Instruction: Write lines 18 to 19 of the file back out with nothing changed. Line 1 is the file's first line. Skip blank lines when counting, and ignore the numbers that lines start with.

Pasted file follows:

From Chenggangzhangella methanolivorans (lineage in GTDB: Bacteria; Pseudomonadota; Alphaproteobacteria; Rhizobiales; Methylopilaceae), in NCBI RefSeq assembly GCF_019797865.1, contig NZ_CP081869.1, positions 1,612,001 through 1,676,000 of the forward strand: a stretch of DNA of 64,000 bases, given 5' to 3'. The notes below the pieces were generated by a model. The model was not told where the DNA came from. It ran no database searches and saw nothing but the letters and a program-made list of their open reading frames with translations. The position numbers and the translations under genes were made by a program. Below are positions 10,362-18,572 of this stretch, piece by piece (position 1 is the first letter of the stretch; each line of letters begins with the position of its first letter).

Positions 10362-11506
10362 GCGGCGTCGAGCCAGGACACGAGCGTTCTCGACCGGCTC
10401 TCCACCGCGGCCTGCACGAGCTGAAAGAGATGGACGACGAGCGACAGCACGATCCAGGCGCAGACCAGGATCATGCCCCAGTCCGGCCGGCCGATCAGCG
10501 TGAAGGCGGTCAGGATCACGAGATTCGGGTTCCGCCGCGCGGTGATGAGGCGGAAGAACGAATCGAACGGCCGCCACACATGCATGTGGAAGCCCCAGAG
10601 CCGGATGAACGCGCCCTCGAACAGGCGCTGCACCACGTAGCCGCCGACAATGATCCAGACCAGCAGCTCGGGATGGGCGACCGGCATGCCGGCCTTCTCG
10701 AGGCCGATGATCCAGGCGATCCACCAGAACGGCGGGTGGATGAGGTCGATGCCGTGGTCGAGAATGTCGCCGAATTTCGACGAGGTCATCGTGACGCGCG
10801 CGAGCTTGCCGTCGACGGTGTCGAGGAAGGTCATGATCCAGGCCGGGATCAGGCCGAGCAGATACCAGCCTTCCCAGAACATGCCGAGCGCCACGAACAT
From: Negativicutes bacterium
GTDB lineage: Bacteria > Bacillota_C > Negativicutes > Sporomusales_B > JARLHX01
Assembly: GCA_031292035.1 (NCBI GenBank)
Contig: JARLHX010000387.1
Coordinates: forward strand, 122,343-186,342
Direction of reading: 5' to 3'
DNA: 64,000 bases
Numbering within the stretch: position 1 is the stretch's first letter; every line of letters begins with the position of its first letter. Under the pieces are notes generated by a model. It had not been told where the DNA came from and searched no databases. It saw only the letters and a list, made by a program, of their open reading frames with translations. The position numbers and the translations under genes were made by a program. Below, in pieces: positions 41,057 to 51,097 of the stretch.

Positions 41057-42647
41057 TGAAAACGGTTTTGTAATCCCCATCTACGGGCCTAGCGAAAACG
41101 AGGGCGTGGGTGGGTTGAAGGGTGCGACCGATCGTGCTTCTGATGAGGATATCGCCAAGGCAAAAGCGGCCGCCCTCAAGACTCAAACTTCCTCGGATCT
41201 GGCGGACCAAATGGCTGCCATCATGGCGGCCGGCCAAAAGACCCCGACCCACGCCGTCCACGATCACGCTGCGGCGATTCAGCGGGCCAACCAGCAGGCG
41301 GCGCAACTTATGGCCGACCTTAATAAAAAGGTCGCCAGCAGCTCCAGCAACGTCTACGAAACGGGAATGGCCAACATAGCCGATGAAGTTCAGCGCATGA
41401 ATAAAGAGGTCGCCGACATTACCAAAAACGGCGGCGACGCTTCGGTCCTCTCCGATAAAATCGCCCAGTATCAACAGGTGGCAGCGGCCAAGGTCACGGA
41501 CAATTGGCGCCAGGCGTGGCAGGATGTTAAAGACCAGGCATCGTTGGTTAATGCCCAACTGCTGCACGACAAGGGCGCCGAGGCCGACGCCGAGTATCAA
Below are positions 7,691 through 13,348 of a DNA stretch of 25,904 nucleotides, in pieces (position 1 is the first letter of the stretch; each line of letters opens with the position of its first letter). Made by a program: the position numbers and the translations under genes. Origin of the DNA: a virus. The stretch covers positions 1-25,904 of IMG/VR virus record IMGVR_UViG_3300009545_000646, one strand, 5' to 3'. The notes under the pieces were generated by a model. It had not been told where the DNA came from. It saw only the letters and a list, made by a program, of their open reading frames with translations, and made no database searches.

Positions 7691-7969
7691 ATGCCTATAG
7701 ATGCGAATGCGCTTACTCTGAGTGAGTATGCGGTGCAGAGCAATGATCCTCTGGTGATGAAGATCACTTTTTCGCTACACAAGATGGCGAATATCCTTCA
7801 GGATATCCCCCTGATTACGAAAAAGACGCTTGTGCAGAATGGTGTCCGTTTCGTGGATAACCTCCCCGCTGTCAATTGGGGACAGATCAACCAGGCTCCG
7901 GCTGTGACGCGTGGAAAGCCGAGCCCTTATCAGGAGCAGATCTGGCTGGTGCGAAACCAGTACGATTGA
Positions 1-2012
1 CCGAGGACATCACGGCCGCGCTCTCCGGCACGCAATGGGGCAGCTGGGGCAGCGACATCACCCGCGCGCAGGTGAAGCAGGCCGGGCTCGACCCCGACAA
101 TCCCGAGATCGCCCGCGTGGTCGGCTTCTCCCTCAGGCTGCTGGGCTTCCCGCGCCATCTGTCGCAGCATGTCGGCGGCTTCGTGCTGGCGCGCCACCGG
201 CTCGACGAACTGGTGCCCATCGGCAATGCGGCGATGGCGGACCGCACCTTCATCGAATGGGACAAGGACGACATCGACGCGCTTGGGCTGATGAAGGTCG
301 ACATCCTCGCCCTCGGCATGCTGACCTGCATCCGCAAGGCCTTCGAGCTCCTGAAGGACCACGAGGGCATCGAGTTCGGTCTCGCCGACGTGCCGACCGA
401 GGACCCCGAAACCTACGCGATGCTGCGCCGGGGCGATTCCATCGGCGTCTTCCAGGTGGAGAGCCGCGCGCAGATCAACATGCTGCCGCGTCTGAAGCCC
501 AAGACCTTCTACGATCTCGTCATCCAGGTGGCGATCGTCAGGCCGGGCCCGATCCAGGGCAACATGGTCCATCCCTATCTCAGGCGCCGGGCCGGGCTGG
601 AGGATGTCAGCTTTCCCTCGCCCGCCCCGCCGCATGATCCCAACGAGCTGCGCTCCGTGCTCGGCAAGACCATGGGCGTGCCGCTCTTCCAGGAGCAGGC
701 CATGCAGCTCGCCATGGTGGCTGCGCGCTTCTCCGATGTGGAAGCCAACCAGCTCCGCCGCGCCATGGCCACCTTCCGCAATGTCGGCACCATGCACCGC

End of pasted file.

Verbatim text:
41057 TGAAAACGGTTTTGTAATCCCCATCTACGGGCCTAGCGAAAACG
41101 AGGGCGTGGGTGGGTTGAAGGGTGCGACCGATCGTGCTTCTGATGAGGATATCGCCAAGGCAAAAGCGGCCGCCCTCAAGACTCAAACTTCCTCGGATCT